One Friday night I was being rolled down the hallway of Emory University Hospital on a gurney. I remember thinking to myself, “I’m in a movie.” Because the lights overhead were passing by as they did in so many films I’d seen. I was conscious of the panic in the doctors who had been performing a procedure on me that had gone badly wrong. And now we were headed to surgery, open heart surgery. Suddenly the passing lights in the ceiling were obstructed by the face of that second preacher. “Hold on,” he said, “everything’s going to be okay. Let’s pray.” And he prayed in a huffing voice as he tried to keep up with the speeding gurney. I remember thinking, “Where the hell did he come from?” And then I was in surgery and everything was black.

When I awoke from that surgery my wife was holding my left hand and that first preacher was holding my right hand. My wife was crying; the first preacher was saying, “’Bout time you woke up.” And he smiled a reassuring prayer. I went back to sleep. When I awoke my wife was in the chair on my right and he was in the chair on my left.

A week later, at home, I got ready to go for a walk as part of my recovery. I headed down the driveway just in time to meet an unfamiliar car coming up. Inside was that second preacher. He went to walk with me and when we got back to the house he prayed, again, with me. When he left that day I remember thinking he couldn’t preach his way out of a wet paper bag, but boy could he show Jesus in his life.

That night the first preacher showed up at my house. He brought some Chinese food with him. We sat in the dining room laughing and remembering the past while looking forward to the future. He left about eight, and I remember thinking he wouldn’t be getting home until after eleven.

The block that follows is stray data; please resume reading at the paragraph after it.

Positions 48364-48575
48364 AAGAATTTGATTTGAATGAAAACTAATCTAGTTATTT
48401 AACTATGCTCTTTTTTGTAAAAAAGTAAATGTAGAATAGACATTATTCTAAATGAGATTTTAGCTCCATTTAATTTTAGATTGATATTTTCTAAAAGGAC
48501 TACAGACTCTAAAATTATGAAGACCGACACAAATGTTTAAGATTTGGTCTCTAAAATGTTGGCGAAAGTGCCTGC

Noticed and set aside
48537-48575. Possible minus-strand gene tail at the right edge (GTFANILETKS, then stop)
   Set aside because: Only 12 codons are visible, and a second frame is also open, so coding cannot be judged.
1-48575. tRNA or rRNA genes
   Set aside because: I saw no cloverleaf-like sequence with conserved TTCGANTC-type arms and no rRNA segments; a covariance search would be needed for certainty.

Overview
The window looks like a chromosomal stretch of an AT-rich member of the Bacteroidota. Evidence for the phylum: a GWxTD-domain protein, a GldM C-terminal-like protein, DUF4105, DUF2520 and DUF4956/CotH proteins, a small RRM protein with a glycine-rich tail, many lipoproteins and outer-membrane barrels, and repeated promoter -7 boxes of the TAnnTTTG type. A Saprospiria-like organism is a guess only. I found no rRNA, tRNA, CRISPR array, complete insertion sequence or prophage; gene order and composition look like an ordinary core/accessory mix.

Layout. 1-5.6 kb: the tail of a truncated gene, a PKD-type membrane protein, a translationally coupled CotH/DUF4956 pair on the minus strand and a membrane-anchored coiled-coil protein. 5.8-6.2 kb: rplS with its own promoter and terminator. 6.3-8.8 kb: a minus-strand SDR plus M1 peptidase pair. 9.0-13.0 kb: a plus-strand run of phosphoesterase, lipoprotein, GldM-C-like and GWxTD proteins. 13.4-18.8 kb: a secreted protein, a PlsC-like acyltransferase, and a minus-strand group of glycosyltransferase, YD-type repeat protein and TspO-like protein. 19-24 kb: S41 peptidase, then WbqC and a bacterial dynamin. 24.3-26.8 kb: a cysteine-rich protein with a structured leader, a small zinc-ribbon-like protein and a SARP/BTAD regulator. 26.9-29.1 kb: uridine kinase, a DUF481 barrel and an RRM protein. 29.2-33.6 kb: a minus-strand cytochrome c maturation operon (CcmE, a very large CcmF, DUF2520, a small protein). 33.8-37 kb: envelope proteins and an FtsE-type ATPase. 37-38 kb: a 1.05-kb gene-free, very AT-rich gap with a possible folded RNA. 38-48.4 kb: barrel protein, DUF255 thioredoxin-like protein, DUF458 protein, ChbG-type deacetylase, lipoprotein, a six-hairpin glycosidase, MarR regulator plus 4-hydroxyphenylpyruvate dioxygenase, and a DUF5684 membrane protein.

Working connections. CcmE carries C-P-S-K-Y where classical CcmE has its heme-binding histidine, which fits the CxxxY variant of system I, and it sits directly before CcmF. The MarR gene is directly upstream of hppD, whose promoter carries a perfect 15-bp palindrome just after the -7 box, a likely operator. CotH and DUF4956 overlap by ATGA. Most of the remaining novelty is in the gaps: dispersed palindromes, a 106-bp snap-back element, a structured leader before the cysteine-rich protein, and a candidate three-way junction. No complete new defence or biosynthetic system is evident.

Years later I sat again in a hospital. This time I sat in a “family room” next to the room where my wife’s dead body lay. The first preacher showed up within hours of her death and he stayed there until he drove me home. And when I got home that second preacher was on the front porch waiting. Both had driven halfway across the state to be where they were. They directed the visitors to me. They talked to the family. They handled all those horrible details. And when my children arrived they gathered them into the warmth of their care.

Today’s Psalm is about that Shepherd. It carries me back to those days when a really polished orator and a somewhat fumbling preacher gathered me into their care.

Whenever I’m at a meeting of preachers and either one walks into the room, I know who they are for as surely as Peter, through Christ, raised Tabitha I was raised from the depths of my suffering. And in that raising I knew the living Christ.